Culture for Every Taste

Meg Baird, president of NOLA DMC, praised the wide variety of possibilities for matching culture with meetings and incentive groups in the Big Easy.

“New Orleans museums offer unforgettable experiences, and offer visiting groups the opportunity for exceptional events,” she said, noting the opportunities for activities ranging from World War II scavenger hunts to dinners where the Louisiana Purchase was signed. Cocktails can be served among displays of legendary musical instruments like Louis Armstrong’s coronet.

The Louisiana State Museum, which operates nine venues throughout the state, is among the top choices for many groups. Its top sites include The Cabildo—a Spanish colonial building—and The Presbytere, which dates to 1791.

“The Presbytere and The Cabildo are right on Jackson Square, right in the French Quarter, within walking distance to most hotels,” noted Yvonne Mack, director of events at the Louisiana State Museum. “When you leave an event you can easily walk to Bourbon Street, or go to Cafe du Monde and have a beignet.”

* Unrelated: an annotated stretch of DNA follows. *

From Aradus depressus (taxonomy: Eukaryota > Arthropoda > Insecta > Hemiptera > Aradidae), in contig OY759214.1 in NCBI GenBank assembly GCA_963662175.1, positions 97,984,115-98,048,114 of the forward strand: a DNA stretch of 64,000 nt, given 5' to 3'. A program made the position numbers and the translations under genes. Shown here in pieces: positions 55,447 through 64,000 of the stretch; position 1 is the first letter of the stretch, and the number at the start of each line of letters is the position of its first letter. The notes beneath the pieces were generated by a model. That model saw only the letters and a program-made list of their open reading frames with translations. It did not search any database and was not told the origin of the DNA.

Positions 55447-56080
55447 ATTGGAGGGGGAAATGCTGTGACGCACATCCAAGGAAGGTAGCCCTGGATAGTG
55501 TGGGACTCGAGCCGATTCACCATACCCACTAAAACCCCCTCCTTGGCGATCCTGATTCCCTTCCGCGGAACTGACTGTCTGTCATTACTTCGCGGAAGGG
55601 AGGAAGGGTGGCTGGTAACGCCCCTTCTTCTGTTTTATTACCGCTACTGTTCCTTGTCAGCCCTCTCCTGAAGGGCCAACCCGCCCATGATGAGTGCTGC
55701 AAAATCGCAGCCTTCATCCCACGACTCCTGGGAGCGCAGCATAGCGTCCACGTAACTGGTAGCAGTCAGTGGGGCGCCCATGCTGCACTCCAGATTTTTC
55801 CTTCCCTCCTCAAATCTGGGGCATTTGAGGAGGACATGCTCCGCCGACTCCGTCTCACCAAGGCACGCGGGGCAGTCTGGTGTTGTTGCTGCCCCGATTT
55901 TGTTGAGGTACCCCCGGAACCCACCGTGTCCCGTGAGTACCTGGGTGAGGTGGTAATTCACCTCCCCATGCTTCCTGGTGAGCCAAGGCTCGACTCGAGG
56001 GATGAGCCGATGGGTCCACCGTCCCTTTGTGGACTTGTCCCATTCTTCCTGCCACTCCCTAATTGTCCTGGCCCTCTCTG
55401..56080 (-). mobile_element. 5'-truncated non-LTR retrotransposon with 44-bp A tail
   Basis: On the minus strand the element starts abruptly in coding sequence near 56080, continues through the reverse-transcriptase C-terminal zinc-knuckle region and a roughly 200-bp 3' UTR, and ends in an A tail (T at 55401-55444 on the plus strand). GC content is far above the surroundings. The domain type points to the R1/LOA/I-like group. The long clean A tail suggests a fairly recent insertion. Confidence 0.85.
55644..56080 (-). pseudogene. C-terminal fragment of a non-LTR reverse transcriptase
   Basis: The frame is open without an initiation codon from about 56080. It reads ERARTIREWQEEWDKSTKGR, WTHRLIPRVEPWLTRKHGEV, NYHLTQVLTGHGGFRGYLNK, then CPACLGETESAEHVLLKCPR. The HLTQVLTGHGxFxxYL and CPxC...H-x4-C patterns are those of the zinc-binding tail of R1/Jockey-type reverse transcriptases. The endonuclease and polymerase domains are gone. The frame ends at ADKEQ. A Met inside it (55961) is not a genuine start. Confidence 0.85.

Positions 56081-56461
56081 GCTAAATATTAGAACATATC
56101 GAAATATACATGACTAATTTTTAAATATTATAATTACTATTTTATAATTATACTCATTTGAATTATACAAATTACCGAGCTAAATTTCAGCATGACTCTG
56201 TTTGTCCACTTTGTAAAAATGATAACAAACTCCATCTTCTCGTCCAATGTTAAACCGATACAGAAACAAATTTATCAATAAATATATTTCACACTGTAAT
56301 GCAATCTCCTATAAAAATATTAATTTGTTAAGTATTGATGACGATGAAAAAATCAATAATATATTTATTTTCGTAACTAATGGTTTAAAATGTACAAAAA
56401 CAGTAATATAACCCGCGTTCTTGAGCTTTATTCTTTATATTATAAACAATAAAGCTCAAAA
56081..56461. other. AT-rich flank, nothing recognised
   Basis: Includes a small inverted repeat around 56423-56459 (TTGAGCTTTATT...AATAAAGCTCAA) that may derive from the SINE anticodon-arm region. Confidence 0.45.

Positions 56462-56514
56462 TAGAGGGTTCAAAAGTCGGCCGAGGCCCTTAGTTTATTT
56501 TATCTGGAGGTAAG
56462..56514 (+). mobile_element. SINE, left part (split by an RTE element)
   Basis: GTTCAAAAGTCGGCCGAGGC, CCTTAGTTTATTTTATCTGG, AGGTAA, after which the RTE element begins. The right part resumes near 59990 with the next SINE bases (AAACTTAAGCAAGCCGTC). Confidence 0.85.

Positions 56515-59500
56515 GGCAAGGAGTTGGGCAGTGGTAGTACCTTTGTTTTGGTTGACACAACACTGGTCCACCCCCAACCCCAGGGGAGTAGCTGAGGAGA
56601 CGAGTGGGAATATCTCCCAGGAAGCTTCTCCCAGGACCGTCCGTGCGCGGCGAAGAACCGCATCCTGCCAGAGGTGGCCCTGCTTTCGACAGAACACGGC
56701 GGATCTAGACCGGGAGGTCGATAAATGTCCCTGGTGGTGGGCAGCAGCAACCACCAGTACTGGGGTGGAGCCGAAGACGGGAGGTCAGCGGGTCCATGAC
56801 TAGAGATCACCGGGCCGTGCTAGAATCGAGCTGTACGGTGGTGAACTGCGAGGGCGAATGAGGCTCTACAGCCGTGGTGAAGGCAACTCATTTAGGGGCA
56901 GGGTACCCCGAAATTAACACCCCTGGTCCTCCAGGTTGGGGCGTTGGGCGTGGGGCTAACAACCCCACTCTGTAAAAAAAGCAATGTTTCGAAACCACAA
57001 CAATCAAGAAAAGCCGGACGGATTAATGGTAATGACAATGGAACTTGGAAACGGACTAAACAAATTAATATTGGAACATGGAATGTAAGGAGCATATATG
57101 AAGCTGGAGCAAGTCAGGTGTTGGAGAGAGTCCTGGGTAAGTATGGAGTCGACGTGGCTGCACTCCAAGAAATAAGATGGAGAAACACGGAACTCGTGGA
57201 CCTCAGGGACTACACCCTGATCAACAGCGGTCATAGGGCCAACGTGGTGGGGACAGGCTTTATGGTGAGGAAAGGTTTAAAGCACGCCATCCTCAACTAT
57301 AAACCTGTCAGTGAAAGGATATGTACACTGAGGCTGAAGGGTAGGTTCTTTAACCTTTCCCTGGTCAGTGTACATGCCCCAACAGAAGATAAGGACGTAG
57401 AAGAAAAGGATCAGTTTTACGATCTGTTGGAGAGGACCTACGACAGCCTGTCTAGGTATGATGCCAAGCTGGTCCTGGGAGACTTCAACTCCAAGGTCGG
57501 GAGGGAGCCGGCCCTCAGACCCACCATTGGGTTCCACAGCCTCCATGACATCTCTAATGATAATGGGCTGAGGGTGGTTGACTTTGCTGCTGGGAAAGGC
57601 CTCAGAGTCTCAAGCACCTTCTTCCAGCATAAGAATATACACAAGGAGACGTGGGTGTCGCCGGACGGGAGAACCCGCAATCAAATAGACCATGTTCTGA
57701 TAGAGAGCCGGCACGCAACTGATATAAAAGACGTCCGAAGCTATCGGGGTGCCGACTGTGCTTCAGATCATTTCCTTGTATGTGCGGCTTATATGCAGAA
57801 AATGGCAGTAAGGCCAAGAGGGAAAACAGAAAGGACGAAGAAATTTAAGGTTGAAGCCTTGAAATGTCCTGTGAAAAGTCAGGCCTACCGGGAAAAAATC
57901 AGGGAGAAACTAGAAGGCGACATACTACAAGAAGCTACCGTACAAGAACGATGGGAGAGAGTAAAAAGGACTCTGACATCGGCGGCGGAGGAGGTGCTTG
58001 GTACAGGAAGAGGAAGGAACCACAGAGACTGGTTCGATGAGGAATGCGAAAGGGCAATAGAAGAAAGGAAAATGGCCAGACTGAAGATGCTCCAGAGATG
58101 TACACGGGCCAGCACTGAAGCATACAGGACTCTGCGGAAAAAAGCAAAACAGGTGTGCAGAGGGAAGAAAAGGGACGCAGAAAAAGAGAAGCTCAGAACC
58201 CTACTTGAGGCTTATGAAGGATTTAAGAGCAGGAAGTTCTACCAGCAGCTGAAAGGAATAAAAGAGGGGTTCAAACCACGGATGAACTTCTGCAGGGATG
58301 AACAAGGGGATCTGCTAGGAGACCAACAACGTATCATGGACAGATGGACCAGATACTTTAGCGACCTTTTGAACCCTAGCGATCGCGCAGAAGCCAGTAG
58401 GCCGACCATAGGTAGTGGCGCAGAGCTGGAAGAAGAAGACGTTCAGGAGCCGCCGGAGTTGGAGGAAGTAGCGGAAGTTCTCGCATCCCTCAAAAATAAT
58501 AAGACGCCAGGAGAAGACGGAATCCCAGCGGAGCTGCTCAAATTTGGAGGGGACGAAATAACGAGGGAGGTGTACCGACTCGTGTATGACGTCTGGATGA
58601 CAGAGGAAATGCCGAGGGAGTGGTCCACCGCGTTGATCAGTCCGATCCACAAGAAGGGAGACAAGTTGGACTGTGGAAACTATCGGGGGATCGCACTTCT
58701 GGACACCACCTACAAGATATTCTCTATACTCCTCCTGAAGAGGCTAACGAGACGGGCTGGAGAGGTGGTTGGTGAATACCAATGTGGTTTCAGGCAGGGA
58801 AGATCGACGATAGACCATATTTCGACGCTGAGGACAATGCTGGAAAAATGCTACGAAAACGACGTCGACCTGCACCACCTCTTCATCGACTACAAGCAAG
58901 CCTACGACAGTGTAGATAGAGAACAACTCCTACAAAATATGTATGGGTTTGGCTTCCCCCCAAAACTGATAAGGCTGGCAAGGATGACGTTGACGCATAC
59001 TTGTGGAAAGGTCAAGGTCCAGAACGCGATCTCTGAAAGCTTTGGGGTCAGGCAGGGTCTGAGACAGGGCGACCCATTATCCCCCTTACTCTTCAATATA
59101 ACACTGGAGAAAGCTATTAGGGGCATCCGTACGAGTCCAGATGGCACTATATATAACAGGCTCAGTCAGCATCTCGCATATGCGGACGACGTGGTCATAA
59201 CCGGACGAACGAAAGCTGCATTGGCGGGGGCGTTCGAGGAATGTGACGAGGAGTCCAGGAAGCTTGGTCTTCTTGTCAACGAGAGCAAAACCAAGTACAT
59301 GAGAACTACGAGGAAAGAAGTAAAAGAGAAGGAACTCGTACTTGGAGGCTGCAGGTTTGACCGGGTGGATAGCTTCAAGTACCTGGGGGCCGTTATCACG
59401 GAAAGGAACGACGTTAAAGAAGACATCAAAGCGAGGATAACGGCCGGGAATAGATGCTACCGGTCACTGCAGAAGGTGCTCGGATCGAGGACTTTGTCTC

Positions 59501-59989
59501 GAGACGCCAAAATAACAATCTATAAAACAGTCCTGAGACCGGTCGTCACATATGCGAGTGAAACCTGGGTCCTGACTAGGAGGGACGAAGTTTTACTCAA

Mack said that peak months for bookings are March through May, and also October and November.

Jody Halter, vice president of sales at Accent DMC, said that the Louisiana State Museum’s offerings are a noteworthy example of how the city can cater to groups seeking experiential meetings.

“We’re working with younger groups that want to have more of an experience, so the museum component really fits in well because it’s more educational,” she explained. “When we take them to the Louisiana State Museum, for example, they’re just amazed about the history.”

Another venue that gets rave reviews is the National WWII Museum, which the New Orleans CVB reports was the city’s No. 1 attraction in 2016, for the fourth consecutive year.

The museum’s U.S. Freedom Pavilion, which features exhibits of actual war planes and other vehicles, is what everyone seems to love, especially the incentive client, according to James B. Williams, associate vice president of group and event sales for the museum.

“It’s a premium experience,” he said. “You don’t even require a lot of decor, because you have the planes above you.”

Williams touts the venue’s multiple spaces, which together can accommodate 5,000 for receptions.

“The museum is technically four city blocks and it’s growing,” he said. “We still have some buildings that are incomplete and will be finished in 2020.”

Destination New Orleans’ Trosclair said that events at the facility make a big impression on attendees, especially those from the U.S.